Functional Medicine & Wellness

A Preventive Care Checklist For Women

Healthcare today involves a lot of talk about the importance of preventive care but unfortunately, does not involve enough action to ensure the proper steps are actually being taken (just one of many shortcomings in America’s current healthcare system). Omnia Health is doing our part to change that by providing personalized comprehensive care to patients. We make sure to be thorough in the questions we ask and the tests we run. Equally as important is the knowledge we impart, allowing individuals to make educated decisions when it comes to their health and well being. This brings us back to preventive care screenings – a cornerstone of maintaining good health that helps to monitor and prevent conditions that are common.

Regular screenings can lead to early diagnosis, more effective treatment, and better outcomes overall. We’ve put together this list of essential preventive care screenings that every woman should be aware of and schedule for themselves.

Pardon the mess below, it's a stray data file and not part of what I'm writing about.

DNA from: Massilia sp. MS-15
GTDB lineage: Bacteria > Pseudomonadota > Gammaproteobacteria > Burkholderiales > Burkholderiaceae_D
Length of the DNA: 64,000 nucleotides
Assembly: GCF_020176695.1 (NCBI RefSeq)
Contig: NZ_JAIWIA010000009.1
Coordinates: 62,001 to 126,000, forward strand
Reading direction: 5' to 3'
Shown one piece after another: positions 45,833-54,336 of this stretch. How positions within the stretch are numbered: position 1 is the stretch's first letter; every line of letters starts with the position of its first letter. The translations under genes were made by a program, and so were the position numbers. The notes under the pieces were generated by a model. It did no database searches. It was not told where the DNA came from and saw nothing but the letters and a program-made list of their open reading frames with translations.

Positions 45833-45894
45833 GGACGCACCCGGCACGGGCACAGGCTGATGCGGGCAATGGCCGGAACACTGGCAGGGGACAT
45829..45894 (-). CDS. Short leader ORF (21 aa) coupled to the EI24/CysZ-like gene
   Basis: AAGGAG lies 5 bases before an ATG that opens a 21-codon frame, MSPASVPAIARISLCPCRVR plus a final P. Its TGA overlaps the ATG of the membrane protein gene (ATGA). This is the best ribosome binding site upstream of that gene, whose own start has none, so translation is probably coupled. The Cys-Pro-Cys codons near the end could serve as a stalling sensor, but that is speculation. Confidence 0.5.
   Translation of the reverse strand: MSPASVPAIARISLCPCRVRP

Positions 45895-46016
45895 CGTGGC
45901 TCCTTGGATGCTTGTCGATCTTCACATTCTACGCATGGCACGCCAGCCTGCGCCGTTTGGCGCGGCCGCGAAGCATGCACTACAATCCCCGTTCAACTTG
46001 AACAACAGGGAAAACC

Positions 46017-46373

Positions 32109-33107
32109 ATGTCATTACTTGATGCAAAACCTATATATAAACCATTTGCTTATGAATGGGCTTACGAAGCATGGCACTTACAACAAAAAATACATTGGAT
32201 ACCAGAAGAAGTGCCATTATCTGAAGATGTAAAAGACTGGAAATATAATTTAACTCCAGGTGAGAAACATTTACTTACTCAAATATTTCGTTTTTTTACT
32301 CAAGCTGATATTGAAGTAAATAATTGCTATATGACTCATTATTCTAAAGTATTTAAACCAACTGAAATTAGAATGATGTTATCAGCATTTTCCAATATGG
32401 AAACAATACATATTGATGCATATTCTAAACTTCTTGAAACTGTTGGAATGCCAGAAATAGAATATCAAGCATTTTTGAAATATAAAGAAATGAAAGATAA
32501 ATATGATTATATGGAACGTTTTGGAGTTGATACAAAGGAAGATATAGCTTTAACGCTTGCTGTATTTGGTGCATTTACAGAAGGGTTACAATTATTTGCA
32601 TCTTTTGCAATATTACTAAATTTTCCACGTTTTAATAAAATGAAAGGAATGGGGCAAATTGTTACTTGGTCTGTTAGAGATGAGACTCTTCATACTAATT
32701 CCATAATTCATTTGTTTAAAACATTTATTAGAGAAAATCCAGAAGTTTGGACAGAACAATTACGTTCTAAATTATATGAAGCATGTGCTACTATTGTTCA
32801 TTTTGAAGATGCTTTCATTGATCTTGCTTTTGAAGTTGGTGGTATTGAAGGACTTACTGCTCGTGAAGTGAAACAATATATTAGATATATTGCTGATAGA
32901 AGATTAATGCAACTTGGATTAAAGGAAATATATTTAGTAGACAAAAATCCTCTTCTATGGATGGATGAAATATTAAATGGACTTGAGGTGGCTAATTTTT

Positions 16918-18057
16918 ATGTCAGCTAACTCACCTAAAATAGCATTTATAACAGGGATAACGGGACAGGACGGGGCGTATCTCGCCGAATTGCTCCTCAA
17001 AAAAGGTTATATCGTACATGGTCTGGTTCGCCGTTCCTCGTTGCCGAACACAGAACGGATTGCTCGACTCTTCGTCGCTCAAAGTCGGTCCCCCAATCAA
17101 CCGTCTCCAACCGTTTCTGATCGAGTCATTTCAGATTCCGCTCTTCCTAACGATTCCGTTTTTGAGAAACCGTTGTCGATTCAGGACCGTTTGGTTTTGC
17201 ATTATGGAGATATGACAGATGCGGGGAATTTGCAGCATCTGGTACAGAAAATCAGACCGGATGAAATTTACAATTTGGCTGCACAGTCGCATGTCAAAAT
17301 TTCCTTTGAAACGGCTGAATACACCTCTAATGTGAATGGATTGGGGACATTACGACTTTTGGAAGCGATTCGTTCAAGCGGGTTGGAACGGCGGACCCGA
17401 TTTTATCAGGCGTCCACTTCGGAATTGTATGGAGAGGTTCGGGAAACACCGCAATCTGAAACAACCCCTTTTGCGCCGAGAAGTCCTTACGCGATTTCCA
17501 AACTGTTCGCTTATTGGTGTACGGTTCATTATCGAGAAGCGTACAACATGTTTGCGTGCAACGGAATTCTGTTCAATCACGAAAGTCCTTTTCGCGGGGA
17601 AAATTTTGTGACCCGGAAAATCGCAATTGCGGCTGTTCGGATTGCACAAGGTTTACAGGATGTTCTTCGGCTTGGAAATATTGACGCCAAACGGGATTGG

1. Breast Cancer Screening

According to, about 13% of women in the United States (or 1 in 8) will develop breast cancer in their lifetime. Early detection through regular screening significantly increases the chances of successful treatment. The primary methods of screening for breast cancer include:

Mammograms are X-ray images of the breast that can detect tumors before they can be felt. Women between 40 and 44 have the option to start screening with a mammogram every year and it is recommended that those who are 45 to 54 should get mammograms every year. Women 55 and older can switch to a mammogram every other year, or they can choose to continue yearly mammograms.

Clinical Breast Exams (CBE) is a physical exam of the breasts and underarm area performed by a trained healthcare professional to check for lumps or other changes. CBEs can help detect breast abnormalities or evaluate patient symptoms that can be crucial for diagnosing and managing breast diseases. These exams are recommended every three years for women in their 20s and 30s, and annually for women 40 and older.

A breast self-exam is a step-by-step method women can use to examine their breasts. By looking at and feeling your breasts regularly, you are more likely to notice changes or detect when something feels different. While not a substitute for professional screenings, women should become familiar with the normal feel and appearance of their breasts and report any changes to their healthcare provider.

2. Cervical Cancer Screening